Three people have been killed in Indonesia’s restive Papua region with police saying the victims were civilians, while a rebel group that took responsibility said they were undercover intelligence officers, Agencies report.
The clash comes as Indonesian president Joko Widodo on Sunday was to visit the restive region — wracked by a decades-old independence insurgency — after months of mass demonstrations and deadly unrest.
Police said rebels killed three motorbike taxi drivers on Friday in Intan Jaya, a central region in Indonesia’s easternmost territory.
“Two of them were shot, while
the other one was stabbed to death,” Papua
police spokesman Ahmad Mustofa Kamal told AFP.
The West Papua National Liberation Army claimed responsibility, but said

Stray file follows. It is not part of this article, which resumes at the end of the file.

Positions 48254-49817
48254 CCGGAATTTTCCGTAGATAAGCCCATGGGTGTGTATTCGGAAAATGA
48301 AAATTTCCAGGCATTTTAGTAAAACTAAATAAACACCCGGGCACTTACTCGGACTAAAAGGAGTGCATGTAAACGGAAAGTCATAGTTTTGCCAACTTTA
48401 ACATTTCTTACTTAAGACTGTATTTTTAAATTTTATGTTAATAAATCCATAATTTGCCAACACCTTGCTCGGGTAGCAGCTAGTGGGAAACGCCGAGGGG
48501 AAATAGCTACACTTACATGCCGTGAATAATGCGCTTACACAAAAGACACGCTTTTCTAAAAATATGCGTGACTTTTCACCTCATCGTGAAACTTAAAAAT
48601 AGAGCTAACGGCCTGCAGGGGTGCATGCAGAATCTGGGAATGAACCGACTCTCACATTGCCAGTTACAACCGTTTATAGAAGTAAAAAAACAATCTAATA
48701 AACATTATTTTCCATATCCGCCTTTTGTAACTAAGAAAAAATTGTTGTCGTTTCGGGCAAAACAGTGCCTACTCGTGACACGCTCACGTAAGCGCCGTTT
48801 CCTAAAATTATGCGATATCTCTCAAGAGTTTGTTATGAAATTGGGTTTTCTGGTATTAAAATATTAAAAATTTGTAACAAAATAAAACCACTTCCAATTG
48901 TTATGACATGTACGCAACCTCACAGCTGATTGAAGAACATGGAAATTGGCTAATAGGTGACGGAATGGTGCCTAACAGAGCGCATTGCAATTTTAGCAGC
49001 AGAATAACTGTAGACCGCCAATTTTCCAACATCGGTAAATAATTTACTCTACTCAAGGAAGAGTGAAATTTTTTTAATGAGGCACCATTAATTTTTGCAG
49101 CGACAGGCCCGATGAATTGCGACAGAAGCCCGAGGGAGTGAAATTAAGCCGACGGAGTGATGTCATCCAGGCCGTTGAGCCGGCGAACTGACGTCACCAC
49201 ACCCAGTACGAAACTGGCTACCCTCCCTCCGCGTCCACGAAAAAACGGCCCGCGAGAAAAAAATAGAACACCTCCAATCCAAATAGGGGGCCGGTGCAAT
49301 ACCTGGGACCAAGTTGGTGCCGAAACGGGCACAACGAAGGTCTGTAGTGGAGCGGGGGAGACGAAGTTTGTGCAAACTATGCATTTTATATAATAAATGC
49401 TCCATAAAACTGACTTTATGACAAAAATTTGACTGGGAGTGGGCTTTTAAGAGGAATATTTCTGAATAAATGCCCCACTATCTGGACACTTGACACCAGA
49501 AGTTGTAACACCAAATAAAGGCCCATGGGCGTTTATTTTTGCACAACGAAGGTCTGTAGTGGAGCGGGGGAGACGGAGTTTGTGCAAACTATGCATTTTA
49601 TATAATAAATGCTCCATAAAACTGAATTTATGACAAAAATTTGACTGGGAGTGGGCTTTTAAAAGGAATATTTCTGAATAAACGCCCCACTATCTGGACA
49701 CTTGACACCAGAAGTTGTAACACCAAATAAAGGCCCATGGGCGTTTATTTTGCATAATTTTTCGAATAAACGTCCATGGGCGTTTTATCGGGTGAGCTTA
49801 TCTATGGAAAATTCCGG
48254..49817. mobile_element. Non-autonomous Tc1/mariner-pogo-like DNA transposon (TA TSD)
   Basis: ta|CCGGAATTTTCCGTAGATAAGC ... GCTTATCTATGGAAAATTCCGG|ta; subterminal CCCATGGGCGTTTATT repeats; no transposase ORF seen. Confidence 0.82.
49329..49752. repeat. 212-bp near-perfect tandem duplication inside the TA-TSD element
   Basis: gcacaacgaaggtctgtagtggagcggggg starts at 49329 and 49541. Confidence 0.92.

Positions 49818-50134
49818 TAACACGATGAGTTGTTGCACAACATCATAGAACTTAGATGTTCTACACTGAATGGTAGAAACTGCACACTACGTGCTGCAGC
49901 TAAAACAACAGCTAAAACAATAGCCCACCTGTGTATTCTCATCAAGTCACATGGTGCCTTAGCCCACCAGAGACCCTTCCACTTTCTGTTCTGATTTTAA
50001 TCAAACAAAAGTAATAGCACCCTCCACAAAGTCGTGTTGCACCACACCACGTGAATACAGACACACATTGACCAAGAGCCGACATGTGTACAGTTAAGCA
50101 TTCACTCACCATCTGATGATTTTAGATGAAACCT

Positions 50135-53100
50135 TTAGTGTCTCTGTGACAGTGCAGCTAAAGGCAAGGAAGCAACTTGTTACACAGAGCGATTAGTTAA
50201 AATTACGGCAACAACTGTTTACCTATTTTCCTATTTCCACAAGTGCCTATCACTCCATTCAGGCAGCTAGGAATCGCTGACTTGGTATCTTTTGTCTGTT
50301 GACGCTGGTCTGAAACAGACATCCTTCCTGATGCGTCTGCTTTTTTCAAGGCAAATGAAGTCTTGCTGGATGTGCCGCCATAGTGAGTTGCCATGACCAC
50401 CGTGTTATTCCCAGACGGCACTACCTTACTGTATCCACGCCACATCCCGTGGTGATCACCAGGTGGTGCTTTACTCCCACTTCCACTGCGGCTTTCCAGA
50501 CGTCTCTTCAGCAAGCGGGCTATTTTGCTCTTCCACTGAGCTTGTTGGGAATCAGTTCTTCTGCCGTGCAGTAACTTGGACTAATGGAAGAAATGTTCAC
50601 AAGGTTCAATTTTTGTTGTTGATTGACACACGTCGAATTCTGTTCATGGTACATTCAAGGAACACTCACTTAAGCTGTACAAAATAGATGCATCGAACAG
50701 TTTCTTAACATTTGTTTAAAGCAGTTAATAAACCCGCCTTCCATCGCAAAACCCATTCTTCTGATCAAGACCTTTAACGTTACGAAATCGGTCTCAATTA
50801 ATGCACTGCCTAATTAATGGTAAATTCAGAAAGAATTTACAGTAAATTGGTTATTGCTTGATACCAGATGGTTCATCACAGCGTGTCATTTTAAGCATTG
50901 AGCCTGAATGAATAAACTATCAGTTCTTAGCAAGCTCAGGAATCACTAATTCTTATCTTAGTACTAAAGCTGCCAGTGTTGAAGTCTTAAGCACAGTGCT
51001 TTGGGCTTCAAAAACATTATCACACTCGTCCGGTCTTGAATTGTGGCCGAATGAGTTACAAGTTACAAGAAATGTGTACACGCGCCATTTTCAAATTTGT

they shot and killed three undercover agents in an exchange of gunfire with Indonesian troops.
Neither the military nor the separatist movement’s claims could be independently verified.
Conflicting accounts are
common in Papua, a mineral-rich region on the
western half of New Guinea island.
The violence appeared
unrelated to weeks of unrest that saw dozens killed
when riots broke out in the region’s Wamena city last month, with some
victims burned alive when buildings were set on fire, and others stabbed in
Since mid-August, Papua has been hit by waves of mass protests and
violence fuelled by racism against indigenous Papuans by Indonesians from other parts of the archipelago, as well as calls for self-rule.
Jakarta took control of the
former Dutch colony in the 1960s after a UN-
sponsored vote to remain within Indonesia that was widely viewed as rigged.
The majority of Papuans are
Christian and ethnic Melanesian with few
cultural ties to the rest of Muslim-majority Indonesia.